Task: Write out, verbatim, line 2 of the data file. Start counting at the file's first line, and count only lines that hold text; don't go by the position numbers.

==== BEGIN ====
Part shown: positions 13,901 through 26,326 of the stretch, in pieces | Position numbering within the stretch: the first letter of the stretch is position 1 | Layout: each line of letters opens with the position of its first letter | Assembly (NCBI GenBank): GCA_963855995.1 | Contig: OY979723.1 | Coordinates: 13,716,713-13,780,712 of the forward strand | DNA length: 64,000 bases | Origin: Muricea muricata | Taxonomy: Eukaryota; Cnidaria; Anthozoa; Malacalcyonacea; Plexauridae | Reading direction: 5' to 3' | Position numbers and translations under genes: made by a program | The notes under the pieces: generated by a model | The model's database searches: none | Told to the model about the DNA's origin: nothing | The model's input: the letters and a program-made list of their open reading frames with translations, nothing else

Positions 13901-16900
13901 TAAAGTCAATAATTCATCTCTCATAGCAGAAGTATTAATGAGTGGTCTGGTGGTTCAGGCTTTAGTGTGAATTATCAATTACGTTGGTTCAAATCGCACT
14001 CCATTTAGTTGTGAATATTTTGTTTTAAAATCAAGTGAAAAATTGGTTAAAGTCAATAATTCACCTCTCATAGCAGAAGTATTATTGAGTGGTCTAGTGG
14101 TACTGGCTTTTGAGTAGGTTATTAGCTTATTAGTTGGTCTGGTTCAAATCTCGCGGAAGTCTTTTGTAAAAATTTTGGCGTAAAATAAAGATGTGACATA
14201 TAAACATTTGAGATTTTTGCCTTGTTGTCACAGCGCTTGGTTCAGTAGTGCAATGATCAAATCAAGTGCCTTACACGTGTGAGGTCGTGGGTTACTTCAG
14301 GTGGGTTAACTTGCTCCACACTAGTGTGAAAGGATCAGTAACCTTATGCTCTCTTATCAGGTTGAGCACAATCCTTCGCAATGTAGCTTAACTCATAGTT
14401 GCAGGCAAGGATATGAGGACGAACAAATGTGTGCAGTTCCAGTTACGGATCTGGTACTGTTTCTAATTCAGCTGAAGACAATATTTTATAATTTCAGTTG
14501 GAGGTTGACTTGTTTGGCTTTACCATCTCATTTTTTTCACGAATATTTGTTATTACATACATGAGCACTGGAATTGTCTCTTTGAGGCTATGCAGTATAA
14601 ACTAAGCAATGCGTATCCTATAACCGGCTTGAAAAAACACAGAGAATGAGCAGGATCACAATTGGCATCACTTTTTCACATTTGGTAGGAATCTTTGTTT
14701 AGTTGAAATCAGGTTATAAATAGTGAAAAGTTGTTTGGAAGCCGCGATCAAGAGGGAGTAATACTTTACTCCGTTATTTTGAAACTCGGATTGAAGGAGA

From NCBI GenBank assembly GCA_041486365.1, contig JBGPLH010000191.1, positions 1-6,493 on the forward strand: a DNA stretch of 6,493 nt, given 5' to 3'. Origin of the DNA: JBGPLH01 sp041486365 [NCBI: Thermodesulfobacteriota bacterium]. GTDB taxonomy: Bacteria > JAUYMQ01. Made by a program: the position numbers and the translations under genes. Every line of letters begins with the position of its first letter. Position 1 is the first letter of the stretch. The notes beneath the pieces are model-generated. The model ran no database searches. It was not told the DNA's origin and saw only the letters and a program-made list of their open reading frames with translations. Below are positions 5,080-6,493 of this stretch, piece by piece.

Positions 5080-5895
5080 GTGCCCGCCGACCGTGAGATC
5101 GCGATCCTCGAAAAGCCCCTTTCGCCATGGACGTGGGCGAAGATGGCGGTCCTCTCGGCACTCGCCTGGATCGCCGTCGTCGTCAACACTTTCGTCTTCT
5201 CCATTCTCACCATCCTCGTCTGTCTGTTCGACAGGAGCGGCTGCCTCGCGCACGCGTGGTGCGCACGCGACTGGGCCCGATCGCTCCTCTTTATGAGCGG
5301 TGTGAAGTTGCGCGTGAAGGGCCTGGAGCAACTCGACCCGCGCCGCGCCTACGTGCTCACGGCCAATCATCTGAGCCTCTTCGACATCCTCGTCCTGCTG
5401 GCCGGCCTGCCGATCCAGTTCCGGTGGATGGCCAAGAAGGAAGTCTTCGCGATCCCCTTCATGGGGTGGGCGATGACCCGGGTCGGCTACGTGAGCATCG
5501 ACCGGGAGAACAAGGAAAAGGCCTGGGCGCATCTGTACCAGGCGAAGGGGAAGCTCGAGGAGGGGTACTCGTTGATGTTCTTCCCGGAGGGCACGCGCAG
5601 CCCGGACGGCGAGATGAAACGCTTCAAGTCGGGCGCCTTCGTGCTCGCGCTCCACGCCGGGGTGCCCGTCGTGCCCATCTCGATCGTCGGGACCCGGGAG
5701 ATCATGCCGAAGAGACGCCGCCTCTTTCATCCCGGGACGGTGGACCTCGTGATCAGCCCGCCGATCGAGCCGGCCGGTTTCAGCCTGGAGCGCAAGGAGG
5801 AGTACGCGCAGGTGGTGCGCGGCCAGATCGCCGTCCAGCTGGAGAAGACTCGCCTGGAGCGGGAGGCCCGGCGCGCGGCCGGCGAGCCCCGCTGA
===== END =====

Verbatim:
Positions 13901-16900